As much as speed-reading is in vogue, speed-learning unfamiliar words is still a rather less flaunted ability. Perhaps because it is harder to define.
Does learning a word mean acquainting yourself with its first meaning, with all its meanings, with its pronunciation, its origins, its examples and seeing its effect as you apply it in an appropriate setting? Learning has some degree of knowing as its goal. Can it be said that you know a word if, after having supposedly learned it, you have never again thought of it? (If your answer is yes, you haven’t ever attempted to learn a foreign language, and failed.)
Some words we get for free as we grow up; some we get for cheap by osmosis.
The setting often aids us: if I tell you of a milky-white small roundish object called X, and say it’s on a necklace, you might think it’s a type of pearl; if I say it’s on a plate, you might think it’s type of rice. But it could have been ivory in the first instance, and salt in the second. You can’t be sure, unless you’re sure of the word’s meaning.
Life is too short and language too multitudinous for us to know every word in every book we pick up. In fact, I am disappointed if I have failed to find a single interesting word in a text: unknown, referential, inventively used, made-up, altered—I am open to being surprised. Banal word-strings leave me with a sense of wasted time.
(In the strictest sense this can hardly occur, so I’ve set some minimum requirements for interesting words.)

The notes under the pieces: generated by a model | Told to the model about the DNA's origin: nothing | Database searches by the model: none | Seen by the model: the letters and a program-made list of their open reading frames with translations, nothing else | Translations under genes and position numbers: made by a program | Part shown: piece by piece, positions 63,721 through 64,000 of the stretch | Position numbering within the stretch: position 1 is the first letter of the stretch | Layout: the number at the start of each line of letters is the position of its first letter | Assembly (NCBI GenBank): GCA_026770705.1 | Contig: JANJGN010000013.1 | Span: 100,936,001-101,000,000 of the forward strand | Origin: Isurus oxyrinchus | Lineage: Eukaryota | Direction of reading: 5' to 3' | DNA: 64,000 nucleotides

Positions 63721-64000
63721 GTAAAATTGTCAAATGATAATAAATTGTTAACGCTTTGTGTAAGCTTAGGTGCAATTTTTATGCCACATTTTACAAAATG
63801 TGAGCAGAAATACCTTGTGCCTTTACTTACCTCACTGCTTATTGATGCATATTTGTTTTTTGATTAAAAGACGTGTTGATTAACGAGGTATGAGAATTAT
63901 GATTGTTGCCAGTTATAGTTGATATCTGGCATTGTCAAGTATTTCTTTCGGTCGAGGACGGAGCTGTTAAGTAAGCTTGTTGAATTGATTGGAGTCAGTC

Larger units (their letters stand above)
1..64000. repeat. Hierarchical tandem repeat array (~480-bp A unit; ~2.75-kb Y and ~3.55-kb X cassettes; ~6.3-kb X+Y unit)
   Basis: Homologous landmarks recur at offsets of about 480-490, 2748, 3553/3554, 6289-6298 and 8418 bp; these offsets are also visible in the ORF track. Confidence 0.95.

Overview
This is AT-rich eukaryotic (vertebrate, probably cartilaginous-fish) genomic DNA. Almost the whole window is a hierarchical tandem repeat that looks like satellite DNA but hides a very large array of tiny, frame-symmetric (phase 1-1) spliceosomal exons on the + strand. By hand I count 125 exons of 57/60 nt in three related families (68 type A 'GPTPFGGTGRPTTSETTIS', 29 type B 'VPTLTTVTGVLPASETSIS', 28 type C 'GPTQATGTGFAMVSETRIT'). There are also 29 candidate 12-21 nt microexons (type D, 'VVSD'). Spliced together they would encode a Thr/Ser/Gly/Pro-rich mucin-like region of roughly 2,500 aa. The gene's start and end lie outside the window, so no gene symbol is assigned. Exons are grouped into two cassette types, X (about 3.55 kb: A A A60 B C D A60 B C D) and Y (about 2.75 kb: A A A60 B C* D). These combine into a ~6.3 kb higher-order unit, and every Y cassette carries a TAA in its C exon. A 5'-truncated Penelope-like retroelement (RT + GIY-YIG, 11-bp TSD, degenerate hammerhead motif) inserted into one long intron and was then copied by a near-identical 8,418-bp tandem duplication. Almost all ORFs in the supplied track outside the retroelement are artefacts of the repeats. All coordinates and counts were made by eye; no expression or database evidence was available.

In most cases, after having marked up my reading, I am left with numerous circled words which might merit investigation—and only a fraction of which will. That fraction is what I call the quirk words of a book.
Taken as a list, the quirk words can say a lot about a book: they cluster around the subject matter, they gravitate towards borrowings from the language in which the book was written (if not English), they’re dated to match the described era or the era in which the book was written.
This is not particularly surprising. A quirk list of a book varies from person to person, exhibiting the vocabulary deficiency of the reader with respect to that particular book. However, assuming we’re referring to fairly well-rounded readers, most of the words on each quirk list will be relatively rare in English overall (Frequency Bands 1–4 in the OED). These are the subject-related, the regional, the colloquial or the technical words—and each implies a specific application and context, narrowing down the kind of text it may be sensibly found in.
How about an example?